Pompano appear along the Florida Panhandle in late February once water temperatures range between 62 and 65 degrees. Big, solitary fish arrive first, but once the water reaches 70 degrees, or about the same time the azaleas and dogwoods start blooming in late March or early April, schools migrate west down the beach. The fish are usually bunched in small groups of a dozen or fewer, but numbers can sometimes approach triple digits.
“Full-moon tides push the fish right up to the beach to avoid predators, sometimes just 3 feet off the sand,” says Yelverton. “The best days are when there’s just a little bit of shore break. That agitation stirs up the sand fleas and they tumble down into the troughs. Pompano also love surf pockets. They hold in those depressions or indentations and wait for food to wash along.”
Pomps on Fly
Yelverton says fly-casts need to be 50 feet or longer. “It’s not for the beginner,” he says. “It sure is fun, though. When conditions are right, you can get in real close and see the fish as it races over and eats. On a fly, that’s the ultimate.” Eight-weight outfits are perfect for fly-fishing pompano. Yelverton uses weight-forward floating lines with a braided core, matched with 10-foot tapered leaders with a 2-foot, 15-pound fluoro tippet. The fly is attached with a nonslip loop knot.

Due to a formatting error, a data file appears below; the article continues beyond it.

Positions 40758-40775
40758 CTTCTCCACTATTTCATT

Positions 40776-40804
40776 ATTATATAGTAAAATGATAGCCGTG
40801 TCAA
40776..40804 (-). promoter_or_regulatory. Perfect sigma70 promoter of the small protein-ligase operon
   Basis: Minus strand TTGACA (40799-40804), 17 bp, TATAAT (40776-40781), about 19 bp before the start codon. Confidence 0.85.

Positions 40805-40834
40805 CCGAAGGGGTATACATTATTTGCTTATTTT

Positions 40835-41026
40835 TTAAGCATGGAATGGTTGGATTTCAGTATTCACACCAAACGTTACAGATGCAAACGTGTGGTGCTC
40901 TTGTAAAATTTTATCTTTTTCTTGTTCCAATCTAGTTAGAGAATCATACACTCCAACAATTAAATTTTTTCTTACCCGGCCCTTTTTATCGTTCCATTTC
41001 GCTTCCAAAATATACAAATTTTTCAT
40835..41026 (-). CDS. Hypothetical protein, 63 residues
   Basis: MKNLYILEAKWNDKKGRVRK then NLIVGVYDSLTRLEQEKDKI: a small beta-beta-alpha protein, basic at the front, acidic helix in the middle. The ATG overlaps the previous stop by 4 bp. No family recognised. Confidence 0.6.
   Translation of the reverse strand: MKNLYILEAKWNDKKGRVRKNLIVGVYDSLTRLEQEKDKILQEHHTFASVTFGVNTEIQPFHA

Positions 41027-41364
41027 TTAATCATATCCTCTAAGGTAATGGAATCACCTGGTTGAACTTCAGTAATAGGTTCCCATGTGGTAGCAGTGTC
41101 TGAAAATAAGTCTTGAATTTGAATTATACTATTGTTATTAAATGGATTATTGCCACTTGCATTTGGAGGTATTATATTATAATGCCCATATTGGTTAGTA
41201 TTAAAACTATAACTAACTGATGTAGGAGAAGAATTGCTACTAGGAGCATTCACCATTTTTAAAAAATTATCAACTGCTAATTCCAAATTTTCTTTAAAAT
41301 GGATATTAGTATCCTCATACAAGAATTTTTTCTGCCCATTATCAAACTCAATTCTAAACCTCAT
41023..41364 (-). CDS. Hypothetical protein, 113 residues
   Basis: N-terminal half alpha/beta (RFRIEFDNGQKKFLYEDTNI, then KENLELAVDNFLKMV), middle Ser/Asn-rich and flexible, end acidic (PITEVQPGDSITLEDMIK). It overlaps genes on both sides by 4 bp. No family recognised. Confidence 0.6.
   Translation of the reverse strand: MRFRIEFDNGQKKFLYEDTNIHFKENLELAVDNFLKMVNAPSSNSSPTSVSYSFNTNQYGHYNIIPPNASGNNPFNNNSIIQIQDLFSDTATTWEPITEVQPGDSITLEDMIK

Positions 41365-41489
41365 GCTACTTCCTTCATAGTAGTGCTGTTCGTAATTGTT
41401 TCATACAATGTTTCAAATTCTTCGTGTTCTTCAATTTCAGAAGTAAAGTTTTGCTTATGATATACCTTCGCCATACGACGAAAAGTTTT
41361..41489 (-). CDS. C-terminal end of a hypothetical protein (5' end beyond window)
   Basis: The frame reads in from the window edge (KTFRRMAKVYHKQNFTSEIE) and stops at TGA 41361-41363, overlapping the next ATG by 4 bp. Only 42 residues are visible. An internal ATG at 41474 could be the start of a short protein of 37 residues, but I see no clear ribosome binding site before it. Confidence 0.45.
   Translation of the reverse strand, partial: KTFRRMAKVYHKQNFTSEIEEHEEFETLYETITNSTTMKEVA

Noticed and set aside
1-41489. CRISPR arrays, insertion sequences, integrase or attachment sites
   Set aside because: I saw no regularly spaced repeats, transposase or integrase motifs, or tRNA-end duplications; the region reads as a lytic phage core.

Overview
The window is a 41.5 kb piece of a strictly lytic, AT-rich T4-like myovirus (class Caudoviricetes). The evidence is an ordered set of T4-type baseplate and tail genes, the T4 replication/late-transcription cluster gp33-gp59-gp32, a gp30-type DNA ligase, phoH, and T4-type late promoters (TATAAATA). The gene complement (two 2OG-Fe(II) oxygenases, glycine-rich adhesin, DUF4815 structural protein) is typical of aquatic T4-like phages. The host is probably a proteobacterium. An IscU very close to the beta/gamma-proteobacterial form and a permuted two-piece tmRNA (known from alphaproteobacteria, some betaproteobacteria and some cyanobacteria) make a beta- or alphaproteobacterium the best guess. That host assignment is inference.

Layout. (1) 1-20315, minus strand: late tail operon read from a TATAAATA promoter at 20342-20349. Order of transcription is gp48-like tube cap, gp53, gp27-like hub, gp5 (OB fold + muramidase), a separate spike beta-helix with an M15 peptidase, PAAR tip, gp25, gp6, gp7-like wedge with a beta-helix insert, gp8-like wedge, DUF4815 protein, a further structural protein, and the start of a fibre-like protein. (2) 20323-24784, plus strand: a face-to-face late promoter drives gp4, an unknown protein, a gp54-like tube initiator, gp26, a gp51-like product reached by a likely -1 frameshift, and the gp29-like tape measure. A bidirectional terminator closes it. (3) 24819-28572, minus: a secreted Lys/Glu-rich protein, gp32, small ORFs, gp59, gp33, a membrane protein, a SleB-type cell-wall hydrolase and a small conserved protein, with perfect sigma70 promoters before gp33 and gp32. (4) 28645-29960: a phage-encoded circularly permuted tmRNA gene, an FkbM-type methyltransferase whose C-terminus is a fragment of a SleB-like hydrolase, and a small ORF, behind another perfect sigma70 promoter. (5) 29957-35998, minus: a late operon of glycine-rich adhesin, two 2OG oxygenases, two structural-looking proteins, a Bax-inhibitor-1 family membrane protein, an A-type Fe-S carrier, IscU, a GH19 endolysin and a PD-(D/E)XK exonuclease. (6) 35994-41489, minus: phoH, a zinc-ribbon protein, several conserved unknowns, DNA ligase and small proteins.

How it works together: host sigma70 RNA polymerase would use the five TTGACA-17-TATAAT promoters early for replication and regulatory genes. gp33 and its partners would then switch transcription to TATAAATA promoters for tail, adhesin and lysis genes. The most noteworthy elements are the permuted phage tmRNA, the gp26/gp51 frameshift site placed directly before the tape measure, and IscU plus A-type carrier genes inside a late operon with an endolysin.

Although he’s caught fish on pink Clousers and Gotcha patterns, Yelverton has better luck with the locally designed Pompano Rocket, a 11⁄4-inch pattern with gold eyes, red thread and yellow plumage with a bit of gold flash.
“I’ve tried various sand-flea flies but haven’t had any success with them,” Yelverton explains. “I always go back to the Rocket. It’s all about where you put the fly and what you do with it anyway.” Pompano have big eyes and excellent vision, so they respond best to erratic 2-inch strips, Yelverton has found. His best fly trip was nine fish in one morning. “You still get a lot of refusals. Sometimes they won’t eat, no matter what color you’re throwing or how you work the fly. Landing one is always an exciting moment on the boat.”
This article was originally published on our sister site SaltwaterSportsman.com on February 10, 2015